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Sky Caps : Travel Agents Incensed at Moves to Cut Commissions

February 11, 1995|JAMES F. PELTZ and STUART SILVERSTEIN | TIMES STAFF WRITERS

The assault on the nation's travel agencies intensified Friday when two more big airlines, American and Northwest, joined Delta in imposing caps on the commissions paid to agents for domestic tickets.

The agencies were outraged, and some said the limited payments will push many of the nation's 45,000 agencies out of business. "I don't think I've been more scared in my (24) years in the travel business," said Daniel J. Marinoff, owner of LTS Travel Service in Culver City.

The airlines said the caps, which replace the agents' conventional 10% commissions, are needed to contain costs at a time when widespread low fares are pinching airline earnings.

"The airlines are signaling very clearly that travel agency commissions, as we've known them in the past, are going to change," said Travis Tanner, chief executive of Minneapolis-based Carlson Wagonlit Travel, the world's second-largest network of travel agencies.

"It's essential that we bring these costs down," said Barry Kotar, Northwest Airlines' general sales manager. But the move is risky because travel agents typically write about 80% of the tickets for the major carriers.

Even so, the caps were cheered on Wall Street. Airline stocks soared, with Delta, AMR Corp. (American's parent) and UAL Corp. (United's parent) all surging at least $3 a share Friday on expectations of higher profits.

"This is a significant cost savings for the industry" that could total several hundred million dollars, said Paul Karos, airline analyst for CS First Boston.

The three airlines will pay a maximum $50 commission for a round-trip base fare of more than $500, and $25 for a one-way ticket with a base fare in excess of $250. Thus, an agent writing a $1,200 ticket would get the maximum $50, rather than the $120 it would have been paid under the old 10% commission.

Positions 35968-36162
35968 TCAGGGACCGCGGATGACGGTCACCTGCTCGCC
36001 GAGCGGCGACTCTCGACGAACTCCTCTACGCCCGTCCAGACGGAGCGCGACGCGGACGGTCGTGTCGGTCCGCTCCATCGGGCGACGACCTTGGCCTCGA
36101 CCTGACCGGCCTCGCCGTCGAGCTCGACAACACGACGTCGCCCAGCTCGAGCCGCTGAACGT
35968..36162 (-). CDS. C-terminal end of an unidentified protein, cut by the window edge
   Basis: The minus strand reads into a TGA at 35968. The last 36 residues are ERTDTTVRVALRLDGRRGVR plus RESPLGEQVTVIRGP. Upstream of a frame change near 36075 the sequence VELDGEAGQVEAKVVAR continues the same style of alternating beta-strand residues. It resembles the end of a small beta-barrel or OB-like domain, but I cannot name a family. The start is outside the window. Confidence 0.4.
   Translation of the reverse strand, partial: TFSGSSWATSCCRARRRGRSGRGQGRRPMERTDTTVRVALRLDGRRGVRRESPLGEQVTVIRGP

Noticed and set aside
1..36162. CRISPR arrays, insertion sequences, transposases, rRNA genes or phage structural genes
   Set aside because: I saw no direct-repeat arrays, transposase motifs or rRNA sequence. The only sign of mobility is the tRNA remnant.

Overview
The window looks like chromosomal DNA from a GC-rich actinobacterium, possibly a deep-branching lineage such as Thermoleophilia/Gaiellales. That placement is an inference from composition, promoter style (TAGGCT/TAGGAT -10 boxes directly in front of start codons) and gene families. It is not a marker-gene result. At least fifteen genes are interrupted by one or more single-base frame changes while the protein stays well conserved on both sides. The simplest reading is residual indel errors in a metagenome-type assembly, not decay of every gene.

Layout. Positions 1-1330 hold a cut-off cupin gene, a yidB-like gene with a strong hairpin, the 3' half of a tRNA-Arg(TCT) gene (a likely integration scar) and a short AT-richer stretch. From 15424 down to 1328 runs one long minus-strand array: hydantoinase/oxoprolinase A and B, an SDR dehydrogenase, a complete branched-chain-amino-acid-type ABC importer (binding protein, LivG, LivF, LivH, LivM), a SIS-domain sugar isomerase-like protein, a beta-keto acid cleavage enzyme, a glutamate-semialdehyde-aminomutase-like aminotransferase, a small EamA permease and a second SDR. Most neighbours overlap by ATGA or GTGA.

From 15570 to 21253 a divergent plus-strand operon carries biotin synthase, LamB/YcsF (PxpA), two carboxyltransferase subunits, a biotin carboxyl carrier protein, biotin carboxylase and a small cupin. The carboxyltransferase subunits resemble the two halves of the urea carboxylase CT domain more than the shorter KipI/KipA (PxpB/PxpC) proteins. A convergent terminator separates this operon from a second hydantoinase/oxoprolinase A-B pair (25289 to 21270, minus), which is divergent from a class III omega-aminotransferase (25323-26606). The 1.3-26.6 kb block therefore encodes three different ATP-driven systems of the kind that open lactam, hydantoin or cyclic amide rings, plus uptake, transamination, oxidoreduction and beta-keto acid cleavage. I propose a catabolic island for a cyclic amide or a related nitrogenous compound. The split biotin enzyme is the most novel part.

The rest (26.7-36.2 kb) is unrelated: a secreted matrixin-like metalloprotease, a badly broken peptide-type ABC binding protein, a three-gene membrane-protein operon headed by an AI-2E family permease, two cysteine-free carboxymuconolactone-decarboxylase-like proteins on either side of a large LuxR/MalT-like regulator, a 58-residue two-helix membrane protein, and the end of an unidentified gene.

"If all of the airlines do it, I'll have no choice" but to accept the lower fees, said Pat McEwan, owner of Four Sisters Travel in Fullerton. For now, "I will do everything I can to turn each client off of those airlines" that cap commissions, she said.

United, the nation's biggest carrier in terms of passenger volume, has not decided whether to impose a cap. But it typically matches any competitive move taken by its archrival, American.

"This is going to be a significant (financial) hit for us," said Jim Roberts, president of Uniglobe Regency Travel in Ontario. "The action by Delta alone was enough to drive some agencies out of business."

Delta, the nation's third-largest carrier, Thursday became the first to limit commissions on domestic tickets. Last fall, it cut its commissions on international flights to 8% from 10%.

Though Delta said its domestic cap will apply to only about 20% of the tickets written by its travel agents, the move was considered daring. The action might have backfired if no other major carriers followed suit and agents steered customers away from Delta.

But less than 24 hours after the announcement, American and Northwest said they would impose the same terms, effective Feb. 27.

Indeed, there is speculation that the airlines' payment caps will lead many agencies to try to charge the public "transaction fees" of $10 to $50 per ticket to recoup the lost revenue.

"If we don't start charging fees or otherwise pass along costs to the consumer, you'd have chaos," said Tanner of Carlson Wagonlit.

But LTS Travel's Marinoff said such a move "will not work" because it would prompt many more consumers to call airlines directly for tickets to save money.

(BEGIN TEXT OF INFOBOX / INFOGRAPHIC)

Ticket Makers

Limits on commissions generated by travel agent ticket sales have many agencies worried about their financial futures. The following is a look at the state of travel agencies:

GROWTH INDUSTRY

The number of travel agencies nationwide has increased over the past five years, contributing to a $10-billion jump in agency sales:

Travel Agency Sales (in billions)

1994: $57.7

Average Weekly Sales Per Agency

1994: $34,093

Authorized Agencies in U.S.

1994: 45,275

TICKETS TO RIDE

Travel agents sell the lion's share of all domestic air travel tickets.

Sold by agents: 83%

Sold by airlines and travel clubs: 17%

AIRLINE STOCKS SOAR

Investors cheered the move by airlines to cap commissions, bidding up stock prices of domestic airlines in expectation of higher profits.

Change Friday from Percent Airline close Thursday change UAL (United) $97.00 +$5.25 +5.7% American $60.25 +$3.00 +5.2% Delta $56.75 +$4.00 +7.6% Northwest $21.00 +$1.90 +9.8%

Sources: American Society of Travel Agents; Bloomberg Business News; Researched by JENNIFER OLDHAM / Los Angeles Times

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